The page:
Calling the proposal to revamp rules implementing anti-redlining laws a “once-in-a-generation opportunity” to strengthen the rules, the vice chair of the Federal Reserve said Tuesday the changes would lead to “powerful incentives” for banks to invest in communities that don’t have banks, such as in Native American lands.
Speaking to the National Native Coalition Virtual Series on the Community Reinvestment Act (CRA) Notice of Proposed Rulemaking, Fed Board Vice Chair Lael Brainard said the proposed changes to the anti-redlining CRA rules would bring greater credit, investment and banking services to communities facing the greatest challenges – such as those serving Native lands.
“For the first time, the CRA will provide powerful incentives for banks to make investments in communities that do not have access to branches, such as in Native lands,” Brainard said. Joining Brainard in the virtual conference were leaders of her agency’s partners in proposing reformed CRA rules: Federal Deposit Insurance Corp. (FDIC) Board Chairman Martin Gruenberg and Acting Comptroller of the Currency Michael Hsu.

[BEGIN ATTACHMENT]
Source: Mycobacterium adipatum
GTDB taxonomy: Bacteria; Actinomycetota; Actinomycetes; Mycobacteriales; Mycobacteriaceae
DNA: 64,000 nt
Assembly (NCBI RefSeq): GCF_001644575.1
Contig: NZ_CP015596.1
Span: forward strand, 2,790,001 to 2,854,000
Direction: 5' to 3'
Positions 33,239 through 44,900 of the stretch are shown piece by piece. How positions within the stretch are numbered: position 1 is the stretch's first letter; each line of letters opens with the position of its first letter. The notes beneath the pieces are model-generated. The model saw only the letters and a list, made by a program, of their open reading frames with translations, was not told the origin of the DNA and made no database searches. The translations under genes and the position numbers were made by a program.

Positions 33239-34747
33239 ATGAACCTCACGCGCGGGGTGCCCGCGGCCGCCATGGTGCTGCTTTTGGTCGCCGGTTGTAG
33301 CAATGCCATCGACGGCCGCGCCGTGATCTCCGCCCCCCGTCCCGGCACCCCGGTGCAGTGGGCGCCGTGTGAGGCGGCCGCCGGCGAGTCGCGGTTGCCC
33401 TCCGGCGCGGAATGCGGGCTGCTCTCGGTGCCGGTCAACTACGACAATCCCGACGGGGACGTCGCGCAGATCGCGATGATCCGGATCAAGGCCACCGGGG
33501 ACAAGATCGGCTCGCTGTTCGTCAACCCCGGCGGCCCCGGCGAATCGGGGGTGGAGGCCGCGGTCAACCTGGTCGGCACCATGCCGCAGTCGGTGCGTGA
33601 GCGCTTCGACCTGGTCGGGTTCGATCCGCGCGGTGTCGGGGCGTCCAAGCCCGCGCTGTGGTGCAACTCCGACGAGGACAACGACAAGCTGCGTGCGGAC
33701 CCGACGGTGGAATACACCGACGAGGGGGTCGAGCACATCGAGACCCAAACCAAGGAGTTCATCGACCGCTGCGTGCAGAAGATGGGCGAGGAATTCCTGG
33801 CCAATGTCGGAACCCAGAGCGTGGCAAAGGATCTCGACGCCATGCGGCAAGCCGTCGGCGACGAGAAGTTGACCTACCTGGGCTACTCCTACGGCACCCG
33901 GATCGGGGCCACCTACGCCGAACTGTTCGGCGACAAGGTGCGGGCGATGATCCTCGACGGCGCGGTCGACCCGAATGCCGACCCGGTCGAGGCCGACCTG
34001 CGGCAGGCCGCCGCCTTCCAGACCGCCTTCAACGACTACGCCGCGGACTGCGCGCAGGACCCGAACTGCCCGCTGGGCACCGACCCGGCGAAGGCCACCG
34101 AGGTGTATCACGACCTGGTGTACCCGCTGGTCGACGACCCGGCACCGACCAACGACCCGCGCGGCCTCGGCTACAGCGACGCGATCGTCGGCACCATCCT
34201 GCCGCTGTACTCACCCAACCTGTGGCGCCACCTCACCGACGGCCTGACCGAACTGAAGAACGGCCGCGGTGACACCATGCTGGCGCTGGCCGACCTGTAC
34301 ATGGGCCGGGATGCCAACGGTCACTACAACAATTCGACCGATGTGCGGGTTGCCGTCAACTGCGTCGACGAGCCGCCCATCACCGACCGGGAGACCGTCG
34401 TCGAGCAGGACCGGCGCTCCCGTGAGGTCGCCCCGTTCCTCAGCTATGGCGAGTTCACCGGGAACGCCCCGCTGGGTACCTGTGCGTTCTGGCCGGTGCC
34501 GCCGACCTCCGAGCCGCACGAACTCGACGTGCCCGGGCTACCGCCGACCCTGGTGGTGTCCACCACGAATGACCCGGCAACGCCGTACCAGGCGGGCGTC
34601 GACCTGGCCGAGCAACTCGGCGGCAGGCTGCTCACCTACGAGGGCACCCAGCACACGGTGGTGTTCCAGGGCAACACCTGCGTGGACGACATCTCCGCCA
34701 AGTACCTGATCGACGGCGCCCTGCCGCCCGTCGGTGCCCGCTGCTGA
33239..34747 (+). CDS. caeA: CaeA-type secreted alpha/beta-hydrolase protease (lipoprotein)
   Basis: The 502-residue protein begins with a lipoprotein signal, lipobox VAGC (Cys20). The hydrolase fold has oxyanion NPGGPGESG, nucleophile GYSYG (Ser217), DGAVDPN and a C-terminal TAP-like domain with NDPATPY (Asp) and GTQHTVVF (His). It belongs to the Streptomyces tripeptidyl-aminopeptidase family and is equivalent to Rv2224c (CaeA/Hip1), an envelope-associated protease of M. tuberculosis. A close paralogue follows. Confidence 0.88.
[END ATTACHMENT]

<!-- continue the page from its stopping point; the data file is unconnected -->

“The interagency CRA proposal was informed by consultation with Native representatives through roundtables, listening sessions, meetings, and comment letters,” Brainard said. “Indeed, we took much of your feedback from comment letters to develop the Native Land Areas sections of this proposal. As a result of this valuable feedback, the interagency CRA proposal would provide additional scope for bank loans, investments, and services in Native communities.”
Brainard urged those who haven’t yet commented to do so by the deadline of Aug. 5. She gave no indication of when the revamped CRA rule would be finalized.